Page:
Terence Davies Slated to Direct Complex Narrative 'Mother of Sorrows'
by Ben Pearson
February 28, 2012
The name Terence Davies may not be familiar to all of our readers, but the British director has made quite the career for himself since he got his start nearly fifty years ago. Most recently, he was behind the cameras directing Rachel Weisz and rising star Tom Hiddleston in The Deep Blue Sea, a 1950s period romantic drama set for limited release next month. Variety reports that the auteur is now developing a feature film version of Mother of Sorrows, Richard McCann's 2005 novel that weaves together ten connected stories of two teenage boys dealing with the death of their father and the influence of their strong, complex mother.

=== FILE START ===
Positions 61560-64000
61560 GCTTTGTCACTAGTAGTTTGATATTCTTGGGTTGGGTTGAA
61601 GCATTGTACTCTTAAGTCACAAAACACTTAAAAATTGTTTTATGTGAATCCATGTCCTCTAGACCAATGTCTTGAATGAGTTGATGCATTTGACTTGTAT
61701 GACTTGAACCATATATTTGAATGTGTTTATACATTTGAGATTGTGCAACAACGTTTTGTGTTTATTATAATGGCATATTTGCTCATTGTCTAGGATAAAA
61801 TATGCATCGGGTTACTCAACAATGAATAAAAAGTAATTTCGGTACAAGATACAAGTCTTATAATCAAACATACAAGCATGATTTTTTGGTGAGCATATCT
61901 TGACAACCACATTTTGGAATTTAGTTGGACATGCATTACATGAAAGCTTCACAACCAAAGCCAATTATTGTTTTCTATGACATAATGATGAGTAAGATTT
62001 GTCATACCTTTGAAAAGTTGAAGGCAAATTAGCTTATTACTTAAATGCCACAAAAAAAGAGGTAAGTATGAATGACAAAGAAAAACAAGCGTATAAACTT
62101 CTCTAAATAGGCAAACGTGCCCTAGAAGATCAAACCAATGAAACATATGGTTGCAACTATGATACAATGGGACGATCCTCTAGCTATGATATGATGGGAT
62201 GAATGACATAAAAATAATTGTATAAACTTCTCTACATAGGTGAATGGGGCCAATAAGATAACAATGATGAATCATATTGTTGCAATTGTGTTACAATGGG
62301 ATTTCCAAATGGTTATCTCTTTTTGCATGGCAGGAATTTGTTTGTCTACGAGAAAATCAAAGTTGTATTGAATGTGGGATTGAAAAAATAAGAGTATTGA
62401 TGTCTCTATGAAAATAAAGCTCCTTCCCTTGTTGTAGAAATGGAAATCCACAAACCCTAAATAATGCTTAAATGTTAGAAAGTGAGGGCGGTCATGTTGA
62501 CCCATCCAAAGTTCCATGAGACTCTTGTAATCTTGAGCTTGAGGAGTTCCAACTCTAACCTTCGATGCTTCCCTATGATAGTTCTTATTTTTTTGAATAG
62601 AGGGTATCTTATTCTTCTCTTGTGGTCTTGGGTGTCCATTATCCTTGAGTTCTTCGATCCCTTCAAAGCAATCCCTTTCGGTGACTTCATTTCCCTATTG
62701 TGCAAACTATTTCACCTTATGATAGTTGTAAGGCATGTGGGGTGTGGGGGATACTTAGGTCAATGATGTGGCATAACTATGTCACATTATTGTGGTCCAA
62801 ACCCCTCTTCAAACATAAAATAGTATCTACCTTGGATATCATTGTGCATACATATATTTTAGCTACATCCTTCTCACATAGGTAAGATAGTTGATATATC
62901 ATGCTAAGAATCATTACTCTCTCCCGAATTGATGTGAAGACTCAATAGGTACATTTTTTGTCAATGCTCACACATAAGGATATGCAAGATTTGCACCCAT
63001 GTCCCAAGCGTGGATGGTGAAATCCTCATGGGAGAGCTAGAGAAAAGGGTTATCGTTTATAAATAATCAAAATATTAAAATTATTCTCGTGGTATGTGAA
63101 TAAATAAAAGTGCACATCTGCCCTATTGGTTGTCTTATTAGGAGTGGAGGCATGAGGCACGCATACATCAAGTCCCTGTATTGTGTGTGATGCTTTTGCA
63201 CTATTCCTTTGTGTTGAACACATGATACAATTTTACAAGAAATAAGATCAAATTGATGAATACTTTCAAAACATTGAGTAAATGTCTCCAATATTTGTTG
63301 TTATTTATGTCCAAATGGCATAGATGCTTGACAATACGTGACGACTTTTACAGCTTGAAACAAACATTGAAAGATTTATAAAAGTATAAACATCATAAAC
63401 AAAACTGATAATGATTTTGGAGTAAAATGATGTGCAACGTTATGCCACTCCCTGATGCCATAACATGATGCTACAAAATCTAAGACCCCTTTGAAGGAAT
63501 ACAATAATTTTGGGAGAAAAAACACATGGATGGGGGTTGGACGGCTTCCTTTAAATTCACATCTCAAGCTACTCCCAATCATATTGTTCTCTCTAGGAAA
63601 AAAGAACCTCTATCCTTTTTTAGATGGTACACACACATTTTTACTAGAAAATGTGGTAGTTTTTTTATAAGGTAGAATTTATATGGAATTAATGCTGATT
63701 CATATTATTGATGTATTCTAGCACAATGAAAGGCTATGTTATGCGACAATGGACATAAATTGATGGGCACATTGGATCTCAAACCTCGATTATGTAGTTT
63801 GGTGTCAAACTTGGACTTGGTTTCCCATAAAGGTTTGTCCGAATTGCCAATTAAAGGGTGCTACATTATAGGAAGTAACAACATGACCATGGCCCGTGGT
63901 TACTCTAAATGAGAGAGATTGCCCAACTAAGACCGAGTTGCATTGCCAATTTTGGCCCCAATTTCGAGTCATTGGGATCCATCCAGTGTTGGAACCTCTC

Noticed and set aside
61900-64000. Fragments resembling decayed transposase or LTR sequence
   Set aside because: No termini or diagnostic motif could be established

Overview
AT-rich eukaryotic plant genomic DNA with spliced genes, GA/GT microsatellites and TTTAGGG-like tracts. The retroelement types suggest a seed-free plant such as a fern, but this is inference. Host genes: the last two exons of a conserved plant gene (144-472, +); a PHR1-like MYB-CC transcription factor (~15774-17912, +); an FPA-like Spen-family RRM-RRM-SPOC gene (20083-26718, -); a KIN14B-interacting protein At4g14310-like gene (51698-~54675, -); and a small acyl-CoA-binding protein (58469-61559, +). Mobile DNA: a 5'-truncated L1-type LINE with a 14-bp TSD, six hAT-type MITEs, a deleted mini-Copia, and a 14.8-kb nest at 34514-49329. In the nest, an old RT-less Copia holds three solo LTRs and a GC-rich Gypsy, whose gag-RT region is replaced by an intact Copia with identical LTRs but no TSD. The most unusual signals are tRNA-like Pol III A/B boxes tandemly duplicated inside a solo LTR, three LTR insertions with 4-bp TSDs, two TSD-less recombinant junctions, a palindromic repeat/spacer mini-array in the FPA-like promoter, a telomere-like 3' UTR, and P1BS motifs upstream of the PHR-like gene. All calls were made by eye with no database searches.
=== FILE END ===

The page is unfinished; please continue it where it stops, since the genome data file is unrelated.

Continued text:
McCann's novel won the John C. Zacharis First Book Award upon its release, and was also nominated for the Stonewall Book Award for gay fiction. Amazon has a bit more on the story, which picks up thirty years after the boys' father's death while one of the brothers narrates the tales in flashback. Davies told Variety that Mother of Sorrows is "an important story because it touches the humanity in all of us." Sounds like an emotional story, and glancing at Davies' filmography, which is full of heavy subject matter, he seems like the right guy to adapt it. Ten interweaving stories is a lot to ask of one narrative, but the book reviews indicated that McCann pulled it off pretty well. We're not sure if McCann himself will be involved with the film version, as no writer has been officially signed yet. Any fans of the book excited?
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